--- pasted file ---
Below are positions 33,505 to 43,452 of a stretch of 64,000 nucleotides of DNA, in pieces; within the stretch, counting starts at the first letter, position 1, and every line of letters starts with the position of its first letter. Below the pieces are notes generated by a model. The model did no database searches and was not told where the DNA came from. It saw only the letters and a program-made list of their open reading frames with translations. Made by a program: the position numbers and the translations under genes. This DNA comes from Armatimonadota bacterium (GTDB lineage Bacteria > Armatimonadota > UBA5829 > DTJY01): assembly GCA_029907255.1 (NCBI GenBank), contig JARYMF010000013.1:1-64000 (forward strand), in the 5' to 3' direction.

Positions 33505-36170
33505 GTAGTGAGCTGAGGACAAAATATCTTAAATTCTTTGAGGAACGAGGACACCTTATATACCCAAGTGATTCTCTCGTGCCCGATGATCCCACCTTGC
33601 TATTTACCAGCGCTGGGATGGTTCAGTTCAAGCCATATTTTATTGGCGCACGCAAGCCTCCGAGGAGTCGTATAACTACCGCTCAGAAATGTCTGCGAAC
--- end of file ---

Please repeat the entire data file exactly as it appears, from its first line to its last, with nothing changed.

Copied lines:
Below are positions 33,505 to 43,452 of a stretch of 64,000 nucleotides of DNA, in pieces; within the stretch, counting starts at the first letter, position 1, and every line of letters starts with the position of its first letter. Below the pieces are notes generated by a model. The model did no database searches and was not told where the DNA came from. It saw only the letters and a program-made list of their open reading frames with translations. Made by a program: the position numbers and the translations under genes. This DNA comes from Armatimonadota bacterium (GTDB lineage Bacteria > Armatimonadota > UBA5829 > DTJY01): assembly GCA_029907255.1 (NCBI GenBank), contig JARYMF010000013.1:1-64000 (forward strand), in the 5' to 3' direction.

Positions 33505-36170
33505 GTAGTGAGCTGAGGACAAAATATCTTAAATTCTTTGAGGAACGAGGACACCTTATATACCCAAGTGATTCTCTCGTGCCCGATGATCCCACCTTGC
33601 TATTTACCAGCGCTGGGATGGTTCAGTTCAAGCCATATTTTATTGGCGCACGCAAGCCTCCGAGGAGTCGTATAACTACCGCTCAGAAATGTCTGCGAAC